For the past few days I’ve been spotlighting the high media crimes and misdemeanors committed in the run-up to the attack on Iraq, almost exactly ten years ago, featuring “treasured” journos such as David Brooks and Bob Woodward or even newspapers as a whole (The Washington Post). But it’s The New York Times and Judith Miller, among others, who will truly live in infamy—partly because of the paper’s outsized (perceived) influence.
It’s instructive to review what happened when the paper belatedly owned up to (some) of its misdeeds, in May 2004, more than a year after its misconduct. Jack Shafer famously called it a “mini-culpa.” Bill Keller had replaced Howell Raines as executive editor but Judy Miller was still on board. Jill Abramson now has the top job and Keller writes a column. Michael Gordon is still a star reporter at the paper. Miller, naturally, toils at Fox News. Go here to see what Keller wrote two years ago when he tried to explain why he had been a “reluctant hawk” on Iraq.
The following is excerpted from my book, which was published last week in an updated, expanded e-book edition, So Wrong for So Long: How the Press, the Pundits—and the Media—Failed on Iraq.
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After months of criticism of The New York Times’s coverage of WMDS and the run-up to the war in Iraq—mainly directed at star reporter Judith Miller (left)—the paper’s editors, in an extraordinary note to readers this morning, finally tackled the subject, acknowledging it was “past time” they do so. While it does not, in some ways, go nearly far enough, and is buried on Page A10, this low-key but scathing self-rebuke is nothing less than a primer on how not to do journalism, particularly if you are an enormously influential newspaper with a costly invasion of another nation at stake.
Today’s critique is, in its own way, as devastating as last year’s front-page corrective on Jayson Blair, though not nearly as long. Nowhere in it, however, does the name of Judith Miller appear. The editors claim that the “problematic articles varied in authorship” and point out that while critics have “focused blame on individual reporters … the problem was more complicated.”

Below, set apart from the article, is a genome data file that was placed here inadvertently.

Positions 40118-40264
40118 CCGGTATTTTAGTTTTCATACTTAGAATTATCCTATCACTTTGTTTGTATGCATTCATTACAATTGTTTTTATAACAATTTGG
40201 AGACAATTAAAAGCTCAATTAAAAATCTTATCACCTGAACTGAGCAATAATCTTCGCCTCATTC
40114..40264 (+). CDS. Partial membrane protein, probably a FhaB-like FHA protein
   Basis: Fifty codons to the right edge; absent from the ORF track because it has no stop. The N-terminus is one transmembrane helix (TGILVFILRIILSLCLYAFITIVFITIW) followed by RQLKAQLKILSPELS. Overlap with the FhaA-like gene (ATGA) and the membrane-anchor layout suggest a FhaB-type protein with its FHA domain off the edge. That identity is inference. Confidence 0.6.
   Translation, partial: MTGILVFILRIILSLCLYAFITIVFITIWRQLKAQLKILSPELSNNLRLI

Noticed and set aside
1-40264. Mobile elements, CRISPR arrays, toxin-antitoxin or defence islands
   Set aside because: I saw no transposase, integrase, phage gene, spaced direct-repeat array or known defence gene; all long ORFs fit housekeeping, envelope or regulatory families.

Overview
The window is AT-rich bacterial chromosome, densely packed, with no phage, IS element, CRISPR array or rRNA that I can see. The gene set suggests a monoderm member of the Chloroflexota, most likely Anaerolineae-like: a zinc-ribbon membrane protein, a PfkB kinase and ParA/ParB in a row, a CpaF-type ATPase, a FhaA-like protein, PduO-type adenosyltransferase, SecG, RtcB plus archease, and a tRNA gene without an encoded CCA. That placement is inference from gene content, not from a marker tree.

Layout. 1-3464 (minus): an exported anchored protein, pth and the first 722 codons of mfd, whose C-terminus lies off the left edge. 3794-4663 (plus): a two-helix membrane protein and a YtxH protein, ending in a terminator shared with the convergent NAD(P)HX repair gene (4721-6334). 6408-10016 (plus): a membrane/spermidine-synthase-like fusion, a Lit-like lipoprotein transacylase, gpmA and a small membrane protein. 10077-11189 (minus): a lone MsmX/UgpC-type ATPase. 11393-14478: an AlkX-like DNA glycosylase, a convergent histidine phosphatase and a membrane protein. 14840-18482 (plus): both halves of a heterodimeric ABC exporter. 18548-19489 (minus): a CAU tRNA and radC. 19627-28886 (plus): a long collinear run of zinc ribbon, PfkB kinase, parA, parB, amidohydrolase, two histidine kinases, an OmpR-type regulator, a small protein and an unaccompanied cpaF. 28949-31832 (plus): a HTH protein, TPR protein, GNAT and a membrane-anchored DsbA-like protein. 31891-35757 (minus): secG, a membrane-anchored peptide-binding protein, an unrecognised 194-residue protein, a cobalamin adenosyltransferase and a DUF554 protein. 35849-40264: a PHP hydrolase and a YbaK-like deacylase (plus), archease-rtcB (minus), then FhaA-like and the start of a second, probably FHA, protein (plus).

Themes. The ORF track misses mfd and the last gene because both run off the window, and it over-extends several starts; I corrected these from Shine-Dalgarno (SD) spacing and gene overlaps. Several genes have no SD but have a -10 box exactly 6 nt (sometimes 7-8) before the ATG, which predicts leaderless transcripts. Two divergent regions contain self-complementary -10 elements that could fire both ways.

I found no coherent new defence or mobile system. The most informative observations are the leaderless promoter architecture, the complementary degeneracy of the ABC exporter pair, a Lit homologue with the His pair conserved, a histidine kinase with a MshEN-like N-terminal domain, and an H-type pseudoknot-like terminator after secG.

Yet, even in the Times’s own view, Miller was the main culprit, though they seem reluctant, or ashamed, to say so. This is clear in analyzing today’s critique. The editors single out six articles as being especially unfortunate, and Judith Miller had a hand in four of them: writing two on her own, co-authoring the other two with Michael Gordon. The only two non-Miller pieces were the earliest in the chronology, and they barely receive mention.
While refusing to name Miller, the Times’s critique plainly and persistently finds fault. In referring to one of the bogus Miller pieces, the editors explain, “It looks as if we, along with the administration, were taken in.” Then, just as tellingly, they add: “And until now we have not reported that to our readers.” No kidding.
The editors observe that administration officials now acknowledge “they sometimes fell for misinformation” from exile sources. So they note, did many news organizations, adding, “in particular, this one,” an amazing admission.
Then consider this: “Editors at several levels who should have been challenging reporters and pressing for more skepticism were perhaps too intent on rushing scoops into the paper. Accounts of Iraqi defectors were not always weighed against their strong desire to have Saddam Hussein ousted. Articles based on dire claims about Iraq tended to get prominent display, while follow-up articles that called the original ones into question were sometimes buried. In some cases, there was no follow-up at all.”
Yet nowhere does the Times suggest that it is penalizing any editors or reporters in any way.
One of the false Miller and Gordon stories (touting the now-famous “aluminum tubes”) did contain a few qualifiers, but they were “buried deep.” When the pair followed up five days later they did report some misgivings by others, but these too “appeared deep in the article.” When the Times finally gave “full voice” to skeptics the challenge was reported on Page A 10, but “it might well have belonged on Page A 1.”
Of course, the same could be said of their note today—which also falls on Page A 10.
Another Miller article, from April 21, 2003, that featured an Iraqi scientist (who later turned out to be an intelligence officer), seemed to go out of its way to provide what the Times calls “the justification the Americans had been seeking for the invasion.” But in hindsight there was just one problem: “The Times never followed up on the veracity of this source or the attempts to verify his claims.”
Yet the critique ends on a hopeful note: “We consider the story of Iraq’s weapons, and of the pattern of misinformation, to be unfinished business. And we fully intend to continue aggressive reporting aimed at setting the record straight.”
But Executive Editor Bill Keller continued to defend the editors’ note, and blamed “overwrought” critics for overreacting to the Times’s WMD coverage. Asked why he finally published the editors’ note, Keller (quoted in The Washington Post) replied: “Mainly because it was a distraction. This buzz about our coverage had become a kind of conventional wisdom, much of it overwrought and misinformed.”
With his managing editor, Jill Abramson, he penned a memo to staffers explaining that the critique in the paper was “not an attempt to find a scapegoat or to blame reporters for not knowing then what we know now.” So: Lesson learned? Or not?
The problem of course was that certain reporters ignored, or only paid lip service to, evidence that “we know now” but was often (as the Knight Ridder reporters proved) also available then.